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NCUA disappointed at tentative dismissal in RBS suit
WASHINGTON and LOS ANGELES, Calif. (2/1/12)--The National Credit Union Administration (NCUA) Tuesday expressed disappointment at another tentative ruling Monday by a federal judge in California who said he plans to dismiss NCUA's $629 million lawsuit against RBS Securities Inc. over the mortgage-backed securities (MBS) it sold to the now defunct Western Corporate FCU.

The suit was filed by NCUA in July in the U.S. District Court for the Central District of California Western Division, Los Angeles. It claimed that RBS violated federal and state securities laws when it sold securities to San Dimas, Calif.-based WesCorp. The complaint alleged that RBS sellers and underwriters caused the corporate to believe the risk of loss associated with the investments was minimal. 

On Monday, U.S. District Judge George H. Wu told NCUA's attorneys that an additional briefing submitted by NCUA after his Dec. 19 tentative ruling to dismiss had not convinced him that he'd erred in the earlier ruling. He noted the briefing was "insufficient." Wu said he would decide by the end of this week whether to dismiss NCUA's case or grant another leave to amend. The question, he said, was whether the insufficiency is in a manner that cannot be remedied in good faith.

"We are disappointed with Judge Wu's tentative ruling," said an NCUA spokesman. "As we indicated during yesterday's hearing, we believe he is imposing a heightened pleading standard not required by the law. Our allegations are quite specific and the vast majority of District Courts have upheld far less specific allegations in cases like this one," he told News Now.

The information NCUA submitted addressed specific allegations of reduced documentation underwriting guidelines, loan-to-value ratios, and loan originators, among other things. It noted the same information has resulted in the denial of motions to dismiss in other securities-related cases in separate courts.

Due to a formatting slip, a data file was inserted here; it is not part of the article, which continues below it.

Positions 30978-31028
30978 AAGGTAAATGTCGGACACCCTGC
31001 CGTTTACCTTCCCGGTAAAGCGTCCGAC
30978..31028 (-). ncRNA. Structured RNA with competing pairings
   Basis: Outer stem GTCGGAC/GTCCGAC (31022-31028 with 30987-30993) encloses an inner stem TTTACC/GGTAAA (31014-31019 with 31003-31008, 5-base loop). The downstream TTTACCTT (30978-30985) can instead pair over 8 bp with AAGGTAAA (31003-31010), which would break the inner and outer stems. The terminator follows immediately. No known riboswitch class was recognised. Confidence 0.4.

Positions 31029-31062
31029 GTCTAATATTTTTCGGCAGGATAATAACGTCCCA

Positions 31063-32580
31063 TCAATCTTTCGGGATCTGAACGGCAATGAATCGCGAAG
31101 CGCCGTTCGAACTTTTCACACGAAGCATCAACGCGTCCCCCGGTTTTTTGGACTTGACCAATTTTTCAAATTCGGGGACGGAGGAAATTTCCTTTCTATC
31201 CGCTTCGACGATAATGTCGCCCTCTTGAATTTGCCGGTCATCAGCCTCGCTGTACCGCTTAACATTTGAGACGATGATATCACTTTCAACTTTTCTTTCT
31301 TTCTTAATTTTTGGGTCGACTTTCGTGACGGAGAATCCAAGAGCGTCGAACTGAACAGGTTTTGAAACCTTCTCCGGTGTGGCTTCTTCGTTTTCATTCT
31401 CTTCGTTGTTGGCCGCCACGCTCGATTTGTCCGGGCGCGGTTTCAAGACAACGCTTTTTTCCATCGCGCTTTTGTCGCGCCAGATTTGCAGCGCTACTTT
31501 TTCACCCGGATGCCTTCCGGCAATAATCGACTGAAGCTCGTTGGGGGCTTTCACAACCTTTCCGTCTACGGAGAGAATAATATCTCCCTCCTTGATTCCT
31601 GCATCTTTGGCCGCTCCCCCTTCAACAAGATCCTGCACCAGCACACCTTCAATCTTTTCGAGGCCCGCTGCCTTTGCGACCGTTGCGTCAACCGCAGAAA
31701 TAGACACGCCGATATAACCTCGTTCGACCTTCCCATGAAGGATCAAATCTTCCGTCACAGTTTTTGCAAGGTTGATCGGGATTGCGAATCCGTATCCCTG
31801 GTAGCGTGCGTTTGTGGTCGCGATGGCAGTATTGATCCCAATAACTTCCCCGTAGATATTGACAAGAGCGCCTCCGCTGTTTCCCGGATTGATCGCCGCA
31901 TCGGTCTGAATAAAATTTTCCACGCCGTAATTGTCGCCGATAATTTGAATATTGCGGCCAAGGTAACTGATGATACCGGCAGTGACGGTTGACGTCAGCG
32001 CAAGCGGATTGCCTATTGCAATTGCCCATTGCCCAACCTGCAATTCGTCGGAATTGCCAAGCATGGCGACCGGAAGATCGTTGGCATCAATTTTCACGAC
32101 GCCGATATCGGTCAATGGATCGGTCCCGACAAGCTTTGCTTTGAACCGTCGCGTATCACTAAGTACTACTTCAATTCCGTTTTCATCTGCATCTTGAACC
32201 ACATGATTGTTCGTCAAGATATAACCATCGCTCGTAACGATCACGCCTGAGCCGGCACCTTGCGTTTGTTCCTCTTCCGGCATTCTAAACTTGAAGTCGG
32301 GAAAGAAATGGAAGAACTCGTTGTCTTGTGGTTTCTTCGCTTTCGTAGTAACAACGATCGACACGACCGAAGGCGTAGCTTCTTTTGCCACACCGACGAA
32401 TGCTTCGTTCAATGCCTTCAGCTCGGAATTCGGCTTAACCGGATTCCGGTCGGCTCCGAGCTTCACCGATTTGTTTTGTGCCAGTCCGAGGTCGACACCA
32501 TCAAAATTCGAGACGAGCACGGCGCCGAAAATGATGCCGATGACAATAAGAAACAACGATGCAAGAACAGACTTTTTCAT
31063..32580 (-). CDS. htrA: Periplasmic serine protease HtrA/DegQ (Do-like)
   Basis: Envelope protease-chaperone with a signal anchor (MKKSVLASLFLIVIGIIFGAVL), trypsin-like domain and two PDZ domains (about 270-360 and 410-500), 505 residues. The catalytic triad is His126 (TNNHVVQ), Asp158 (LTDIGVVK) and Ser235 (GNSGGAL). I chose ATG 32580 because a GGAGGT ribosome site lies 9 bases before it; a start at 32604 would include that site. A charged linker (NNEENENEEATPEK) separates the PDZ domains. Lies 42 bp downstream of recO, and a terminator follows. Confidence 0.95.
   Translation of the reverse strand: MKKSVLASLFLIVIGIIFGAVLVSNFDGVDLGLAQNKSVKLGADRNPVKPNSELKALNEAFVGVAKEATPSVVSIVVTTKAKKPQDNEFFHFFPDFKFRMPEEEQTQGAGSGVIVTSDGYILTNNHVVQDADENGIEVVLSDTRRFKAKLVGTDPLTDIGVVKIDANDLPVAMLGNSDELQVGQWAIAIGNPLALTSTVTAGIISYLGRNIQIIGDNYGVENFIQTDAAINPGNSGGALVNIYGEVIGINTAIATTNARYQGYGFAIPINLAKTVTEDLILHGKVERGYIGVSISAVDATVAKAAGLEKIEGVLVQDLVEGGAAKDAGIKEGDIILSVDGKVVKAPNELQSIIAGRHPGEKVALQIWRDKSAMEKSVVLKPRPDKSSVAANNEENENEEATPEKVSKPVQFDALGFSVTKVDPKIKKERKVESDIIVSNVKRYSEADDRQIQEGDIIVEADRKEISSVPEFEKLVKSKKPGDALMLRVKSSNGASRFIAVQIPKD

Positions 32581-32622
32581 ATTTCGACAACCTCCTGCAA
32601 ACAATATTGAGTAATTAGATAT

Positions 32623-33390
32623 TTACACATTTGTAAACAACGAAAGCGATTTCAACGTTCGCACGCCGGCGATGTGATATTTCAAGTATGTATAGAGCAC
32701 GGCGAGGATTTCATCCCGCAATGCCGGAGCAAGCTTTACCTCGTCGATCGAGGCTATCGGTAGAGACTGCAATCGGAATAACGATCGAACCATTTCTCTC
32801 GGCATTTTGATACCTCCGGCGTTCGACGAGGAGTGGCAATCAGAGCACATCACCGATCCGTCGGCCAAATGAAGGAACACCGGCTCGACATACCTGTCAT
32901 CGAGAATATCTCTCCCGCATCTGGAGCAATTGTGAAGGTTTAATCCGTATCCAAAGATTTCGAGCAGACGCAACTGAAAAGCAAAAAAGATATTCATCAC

NCUA attorneys noted in Monday's hearing that it has originator-specific allegations indicating the originators did not follow underwriting guidelines.

In the December tentative ruling, Wu had said NCUA relied mostly on "conclusionary" allegations tied to statistics that showed how the investments were affected by the housing market collapse. Without additional information, he had said, the complaint would fail the pleading standards outlined in Bell Atlantic Corp. v. Twombly and Ashcroft vs. Iqbal.

In that tentative ruling, he also said NCUA failed to show that RBS, Indymac MBS Inc., Wachovia Mortgage Loan Trust LLC, Nomural Home Equity Loan Inc. and other entities had disregarded underwriting standards when offering MBSs to WesCorp and that NCUA's federal claims were barred by the passage of statute of repose deadlines.

NCUA did not say whether it will appeal the final decision when asked by News Now.

The suit is one of several filed by NCUA, seeking about $2 billion total from companies that sold MBSs to corporate credit unions. It has sued J. P. Morgan Securities LLC, Goldman Sachs and Wells Fargo, which succeeded Wachovia Bank.  In November, NCUA settled its suits with two other banks: Citigroup in a $20.5 million settlement and Deutsche Bank Securities for $145 million. Neither bank admitted any fault in the settlements (News Now Dec. 20). Also, on Dec. 7, Judge Wu  ordered NCUA and RBS to start negotiations for a settlement.

RBS is also being sued by CUNA Mutual Group in a $72 million lawsuit seeking a rescission of 15 certificates in 10 separate residential MBS offerings it bought from RBS before the financial crisis hit (News Now Jan. 19).


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